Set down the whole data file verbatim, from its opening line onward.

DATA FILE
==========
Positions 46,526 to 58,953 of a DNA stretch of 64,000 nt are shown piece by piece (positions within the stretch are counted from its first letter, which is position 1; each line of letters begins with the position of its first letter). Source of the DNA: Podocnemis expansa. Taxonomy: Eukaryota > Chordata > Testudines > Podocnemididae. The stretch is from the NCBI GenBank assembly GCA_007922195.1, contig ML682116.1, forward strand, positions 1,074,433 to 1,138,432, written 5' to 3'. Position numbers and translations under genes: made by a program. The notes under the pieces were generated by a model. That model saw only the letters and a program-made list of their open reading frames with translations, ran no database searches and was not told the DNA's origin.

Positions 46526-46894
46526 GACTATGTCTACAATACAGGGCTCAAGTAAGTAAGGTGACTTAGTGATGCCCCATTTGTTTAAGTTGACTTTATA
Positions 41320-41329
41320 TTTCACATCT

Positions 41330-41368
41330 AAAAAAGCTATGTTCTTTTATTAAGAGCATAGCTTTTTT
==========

Positions 46,526 to 58,953 of a DNA stretch of 64,000 nt are shown piece by piece (positions within the stretch are counted from its first letter, which is position 1; each line of letters begins with the position of its first letter). Source of the DNA: Podocnemis expansa. Taxonomy: Eukaryota > Chordata > Testudines > Podocnemididae. The stretch is from the NCBI GenBank assembly GCA_007922195.1, contig ML682116.1, forward strand, positions 1,074,433 to 1,138,432, written 5' to 3'. Position numbers and translations under genes: made by a program. The notes under the pieces were generated by a model. That model saw only the letters and a program-made list of their open reading frames with translations, ran no database searches and was not told the DNA's origin.

Positions 46526-46894
46526 GACTATGTCTACAATACAGGGCTCAAGTAAGTAAGGTGACTTAGTGATGCCCCATTTGTTTAAGTTGACTTTATA
Positions 41320-41329
41320 TTTCACATCT

Positions 41330-41368
41330 AAAAAAGCTATGTTCTTTTATTAAGAGCATAGCTTTTTT